Quote Of The Day: Organize This Edition

Edward Niedermeyer
by Edward Niedermeyer
quote of the day organize this edition

I still don’t understand why they are picketing our dealerships when the dealerships have nothing to do with the workers. Our workers make the ultimate decision if they want to unionize or not and for the past 25 years they have said no… Our team members want to make cars for people to buy. They don’t like it when people try to stop you from buying.

Toyota North America’s Steve St. Angelo struggles to understand how the UAW’s tactic of picketing California Toyota dealerships will make Toyota workers anxious to join the union [via WSJ [sub]]. When asked if Toyota would allow the UAW into its US plants, St. Angelo replied in the negative, saying Toyota’s factories have a no-solicitation policy. But, as the photo above proves, this is the UAW we’re talking about, not the Mormons. With the future of the union effectively hanging on the UAW’s ability to make headway organizing the transplant factories, you’d better believe a fight is brewing.

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  • Mailbox20 Mailbox20 on Aug 05, 2010

    Anybody willing to guess the number of jobs lost at Toyota plants during the downturn? Bueller, Bueller? How about ZERO. Hard to believe that that was managed without the UAW forcing Toyota's hand.

  • Rcdickey Rcdickey on Aug 05, 2010

    Just my 02. I work in a non Japanese non union transplant. I've been here over 13 years. 7 years were spent working on the assembly line. I'm now in a skilled job. There is no way the majority of my coworkers would vote for a union. That includes myself. Most of us have been in union jobs and many have lost jobs partly due to unions. At one time unions were strong here in this state. When the cost of labor got too high the companies moved their production out of the country. The plants were shut with as little notice as allowed by law and there was nothing the unions could do. Oh yeah there were guarantees of rehire in the contracts if layoffs happened. However, any agreements about job security were out the window when the contracts expired and the companies closed the doors. My pay and benefits are so good that there is little a union could offer. Granted, the pay and benefits come because of unions. That isn't enough of a reason for me to consider paying dues that would provide little if any benefit to me between now and retirement. Job opportunities are posted for all in the plant to see. If it is a non skilled job seniority is the rule. If it requires certain skills or education the most qualified gets the job. All other things such as shifts, buyouts, special assignments and so forth are done by seniority. My particular shop lost a guy with great skills during the buyouts back in 2008 because he didn't have enough seniority. Though the leadership in my section tried to get around it the HR department wouldn't budge. No favoritism. The temporary workers went first then the lowest in seniority. Nobody left without some kind of severance pay including the temporaries. Our pay wasn't cut but hours went down till business went back up. We are actually back to working overtime. We haven't had raises in two years but I'm okay with that up to this point because of the economy and uncertainty of the current time. That is how dead set I am against unionization. Business has been so good we are already being told to expect a very good bonus this year. We are expecting a raise this fall. So what could a union offer me Mikey?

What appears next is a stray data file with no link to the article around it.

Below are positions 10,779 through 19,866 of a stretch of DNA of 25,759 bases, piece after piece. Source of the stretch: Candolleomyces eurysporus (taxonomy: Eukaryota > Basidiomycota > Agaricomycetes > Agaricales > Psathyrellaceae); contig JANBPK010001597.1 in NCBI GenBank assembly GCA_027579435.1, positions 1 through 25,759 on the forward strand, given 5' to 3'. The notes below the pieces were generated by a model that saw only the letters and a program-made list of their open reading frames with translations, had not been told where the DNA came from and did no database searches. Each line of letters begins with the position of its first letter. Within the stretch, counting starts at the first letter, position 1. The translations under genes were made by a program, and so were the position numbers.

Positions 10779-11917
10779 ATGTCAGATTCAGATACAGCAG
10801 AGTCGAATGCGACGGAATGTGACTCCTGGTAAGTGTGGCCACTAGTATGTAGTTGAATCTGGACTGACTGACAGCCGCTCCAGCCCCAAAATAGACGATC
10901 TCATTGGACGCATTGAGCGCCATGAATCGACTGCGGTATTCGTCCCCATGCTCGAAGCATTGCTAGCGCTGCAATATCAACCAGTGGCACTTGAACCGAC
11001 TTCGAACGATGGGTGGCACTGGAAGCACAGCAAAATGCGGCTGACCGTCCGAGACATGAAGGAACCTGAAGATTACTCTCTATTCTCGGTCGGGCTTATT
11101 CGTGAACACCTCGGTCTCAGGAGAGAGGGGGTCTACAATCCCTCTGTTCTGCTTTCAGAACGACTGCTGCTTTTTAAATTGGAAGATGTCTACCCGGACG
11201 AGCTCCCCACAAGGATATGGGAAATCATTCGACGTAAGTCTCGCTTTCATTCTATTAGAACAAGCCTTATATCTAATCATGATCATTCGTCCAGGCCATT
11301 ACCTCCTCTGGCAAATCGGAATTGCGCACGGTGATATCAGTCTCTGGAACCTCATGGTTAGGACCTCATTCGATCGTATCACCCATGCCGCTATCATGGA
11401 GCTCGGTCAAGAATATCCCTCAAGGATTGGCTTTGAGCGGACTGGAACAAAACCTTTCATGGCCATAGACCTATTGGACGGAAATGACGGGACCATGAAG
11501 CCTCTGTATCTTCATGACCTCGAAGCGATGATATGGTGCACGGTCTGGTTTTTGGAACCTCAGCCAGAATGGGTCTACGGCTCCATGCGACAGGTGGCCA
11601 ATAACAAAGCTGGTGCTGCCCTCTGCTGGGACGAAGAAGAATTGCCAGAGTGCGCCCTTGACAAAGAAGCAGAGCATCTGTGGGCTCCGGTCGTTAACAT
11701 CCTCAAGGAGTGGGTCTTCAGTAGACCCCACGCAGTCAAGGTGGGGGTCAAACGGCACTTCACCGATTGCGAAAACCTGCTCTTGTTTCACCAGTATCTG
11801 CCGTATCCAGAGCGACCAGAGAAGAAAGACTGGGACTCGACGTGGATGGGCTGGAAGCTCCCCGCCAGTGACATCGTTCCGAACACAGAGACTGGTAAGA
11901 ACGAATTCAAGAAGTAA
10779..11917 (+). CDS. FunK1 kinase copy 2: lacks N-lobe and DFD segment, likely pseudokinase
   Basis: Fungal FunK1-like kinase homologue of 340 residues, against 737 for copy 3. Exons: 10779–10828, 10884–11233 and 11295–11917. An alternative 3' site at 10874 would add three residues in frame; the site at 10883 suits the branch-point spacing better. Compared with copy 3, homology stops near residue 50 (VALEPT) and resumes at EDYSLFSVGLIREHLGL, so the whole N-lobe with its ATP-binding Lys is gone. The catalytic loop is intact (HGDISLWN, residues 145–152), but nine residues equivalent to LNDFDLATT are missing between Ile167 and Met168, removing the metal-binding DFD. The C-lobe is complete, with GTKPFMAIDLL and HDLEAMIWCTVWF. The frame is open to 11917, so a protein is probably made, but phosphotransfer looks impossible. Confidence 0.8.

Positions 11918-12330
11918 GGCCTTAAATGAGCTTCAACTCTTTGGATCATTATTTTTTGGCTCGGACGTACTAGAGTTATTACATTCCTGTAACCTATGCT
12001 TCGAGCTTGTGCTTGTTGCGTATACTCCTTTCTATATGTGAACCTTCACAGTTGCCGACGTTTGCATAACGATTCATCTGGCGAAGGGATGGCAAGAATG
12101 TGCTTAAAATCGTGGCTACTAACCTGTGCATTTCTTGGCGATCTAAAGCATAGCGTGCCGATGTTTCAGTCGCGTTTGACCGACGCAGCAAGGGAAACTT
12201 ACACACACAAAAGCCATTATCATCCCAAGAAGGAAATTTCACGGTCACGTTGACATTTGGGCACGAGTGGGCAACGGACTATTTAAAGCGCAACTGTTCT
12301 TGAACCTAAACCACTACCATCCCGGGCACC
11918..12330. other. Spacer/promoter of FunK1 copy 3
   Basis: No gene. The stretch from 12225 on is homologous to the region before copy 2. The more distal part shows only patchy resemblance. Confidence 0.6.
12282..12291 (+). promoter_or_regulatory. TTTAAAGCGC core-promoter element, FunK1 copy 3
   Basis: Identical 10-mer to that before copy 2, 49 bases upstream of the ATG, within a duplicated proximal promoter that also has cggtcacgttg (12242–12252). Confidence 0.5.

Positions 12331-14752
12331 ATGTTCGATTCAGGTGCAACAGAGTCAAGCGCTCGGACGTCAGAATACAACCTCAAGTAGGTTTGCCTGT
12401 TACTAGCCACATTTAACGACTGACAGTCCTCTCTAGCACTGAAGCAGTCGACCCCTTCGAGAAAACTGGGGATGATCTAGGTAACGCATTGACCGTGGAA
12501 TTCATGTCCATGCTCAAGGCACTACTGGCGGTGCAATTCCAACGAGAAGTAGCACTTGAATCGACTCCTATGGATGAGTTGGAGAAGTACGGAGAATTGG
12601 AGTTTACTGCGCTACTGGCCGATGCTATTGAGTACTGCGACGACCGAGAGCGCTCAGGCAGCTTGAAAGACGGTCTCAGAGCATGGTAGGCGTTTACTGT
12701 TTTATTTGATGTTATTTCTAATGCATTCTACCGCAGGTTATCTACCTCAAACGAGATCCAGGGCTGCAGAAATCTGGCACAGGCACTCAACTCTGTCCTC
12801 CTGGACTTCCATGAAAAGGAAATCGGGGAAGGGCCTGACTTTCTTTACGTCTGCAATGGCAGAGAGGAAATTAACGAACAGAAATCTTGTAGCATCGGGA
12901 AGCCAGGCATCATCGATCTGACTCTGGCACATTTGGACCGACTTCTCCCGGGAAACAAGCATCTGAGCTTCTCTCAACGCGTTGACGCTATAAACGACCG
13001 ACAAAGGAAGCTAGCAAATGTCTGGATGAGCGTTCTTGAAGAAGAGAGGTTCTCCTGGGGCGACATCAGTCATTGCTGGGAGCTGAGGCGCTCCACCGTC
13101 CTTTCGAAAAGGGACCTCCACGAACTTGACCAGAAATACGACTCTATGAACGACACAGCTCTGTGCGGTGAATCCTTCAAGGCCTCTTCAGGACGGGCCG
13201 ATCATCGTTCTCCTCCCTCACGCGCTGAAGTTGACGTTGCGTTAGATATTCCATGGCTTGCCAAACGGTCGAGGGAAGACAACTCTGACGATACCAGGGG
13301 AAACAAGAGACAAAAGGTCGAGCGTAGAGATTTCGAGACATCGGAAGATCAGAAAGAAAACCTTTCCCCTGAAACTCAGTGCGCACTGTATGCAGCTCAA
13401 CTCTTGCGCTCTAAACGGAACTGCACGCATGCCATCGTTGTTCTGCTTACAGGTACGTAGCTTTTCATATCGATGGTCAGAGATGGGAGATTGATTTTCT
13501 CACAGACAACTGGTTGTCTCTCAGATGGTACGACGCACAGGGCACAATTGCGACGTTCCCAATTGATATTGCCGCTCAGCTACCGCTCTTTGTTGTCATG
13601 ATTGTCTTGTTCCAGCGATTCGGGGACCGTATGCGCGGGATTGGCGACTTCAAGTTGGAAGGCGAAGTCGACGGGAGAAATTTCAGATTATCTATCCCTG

• Dave M. Dave M. on Aug 06, 2010
    I don’t think unions are at fault for the quality decline of domestic automobiles If not mostly at fault, certainly lots of blood on their hands (along with the bean counters, executives, etc). Pretty incredible book..... http://www.amazon.com/Savage-Factory-Eyewitness-Industrys-Self-Destruction/dp/1438952945/ref=sr_1_29?s=STORE&ie=UTF8&qid=1281067269&sr=1-29
  • Rod Panhard Rod Panhard on Aug 06, 2010

    The union folks I know seem to rally around the principle that "rights for works = human rights." Well, China has workers. Those workers don't have anywhere near as much rights as our workers. It's an expanding business, and many more Chinese workers will be oppressed. The more you desperately try to organize non-auto workers, the more you'll infringe on the territories of SEIU, AFSCHME, AFL-CIO, Teamsters, NEA, etc. And once you do that, the canard of union solidarity will be even more obvious. You have one place to go UAW...To the Far East.